Scottish National Dictionary (1700–)
BARLEY-BREE, -BROO, -BROE, n. Malt liquor: whisky. Gen.Sc. [′bɑrl-′bri:, -brø:, -bru:, Sc.]
Sc. 1724 Ramsay T. T. Misc. (1762) 360:
But we'll take a soup of the barley-bree. Sc. 1824 Scott Redgauntlet xx.:
[Peter] reared the flagon to his head from which he withdrew it not while a single drop of “barley-broo” remained. Bnff.(D) 1918 J. Mitchell Bydand 11:
An' ower a feuch o' bogie an' a skirp o' barley-bree. e.Lth. 1885 “S. Mucklebackit” Rural Rhymes 66:
But the daft days he minds aye, an' John Barley-bree An' pity his heart rends a drunkard to see. Dmf. 1817 W. Caesar Poems 36:
But I do think 'twas friendship too, Caused him gie me the barley broe. Rxb. 1868 D. Anderson Musings 26:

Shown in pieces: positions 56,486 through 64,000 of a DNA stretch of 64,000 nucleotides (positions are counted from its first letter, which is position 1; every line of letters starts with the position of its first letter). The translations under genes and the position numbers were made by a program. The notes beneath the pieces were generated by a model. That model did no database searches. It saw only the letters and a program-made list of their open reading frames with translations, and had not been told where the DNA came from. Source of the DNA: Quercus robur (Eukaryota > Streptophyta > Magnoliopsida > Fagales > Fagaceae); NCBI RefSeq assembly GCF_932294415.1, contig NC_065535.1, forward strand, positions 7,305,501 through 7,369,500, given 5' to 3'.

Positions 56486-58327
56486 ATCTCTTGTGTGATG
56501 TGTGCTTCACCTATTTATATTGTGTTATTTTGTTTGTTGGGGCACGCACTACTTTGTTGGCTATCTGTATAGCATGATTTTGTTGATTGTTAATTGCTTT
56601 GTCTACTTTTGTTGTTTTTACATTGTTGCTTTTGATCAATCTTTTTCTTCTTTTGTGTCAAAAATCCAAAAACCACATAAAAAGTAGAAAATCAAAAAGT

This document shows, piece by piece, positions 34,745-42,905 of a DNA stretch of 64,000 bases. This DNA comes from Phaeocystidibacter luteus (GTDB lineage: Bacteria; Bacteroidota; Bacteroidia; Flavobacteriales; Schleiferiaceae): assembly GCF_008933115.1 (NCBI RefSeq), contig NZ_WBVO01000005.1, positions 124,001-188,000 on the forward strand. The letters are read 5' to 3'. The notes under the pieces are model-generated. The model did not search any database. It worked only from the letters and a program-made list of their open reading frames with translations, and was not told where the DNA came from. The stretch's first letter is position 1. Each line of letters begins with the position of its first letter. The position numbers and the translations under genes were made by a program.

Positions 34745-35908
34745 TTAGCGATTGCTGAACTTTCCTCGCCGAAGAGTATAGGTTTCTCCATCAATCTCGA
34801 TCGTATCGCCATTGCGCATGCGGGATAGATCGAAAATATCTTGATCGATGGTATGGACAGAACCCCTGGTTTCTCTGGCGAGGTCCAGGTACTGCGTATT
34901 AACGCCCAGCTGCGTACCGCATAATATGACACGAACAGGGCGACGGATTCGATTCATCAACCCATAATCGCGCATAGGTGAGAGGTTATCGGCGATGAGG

And still the spark that's in their throat Can never quenchèd be, Although they try to slocken't out Wi' draps o' barley-bree.
You may wish to vary the format shown below depending on the citation style used.
"Barley-bree n.". Dictionary of the Scots Language. 2004. Scottish Language Dictionaries Ltd. Accessed 12 Jun 2021 <https://www.dsl.ac.uk/entry/snd/barleybree>
Try an Advanced Search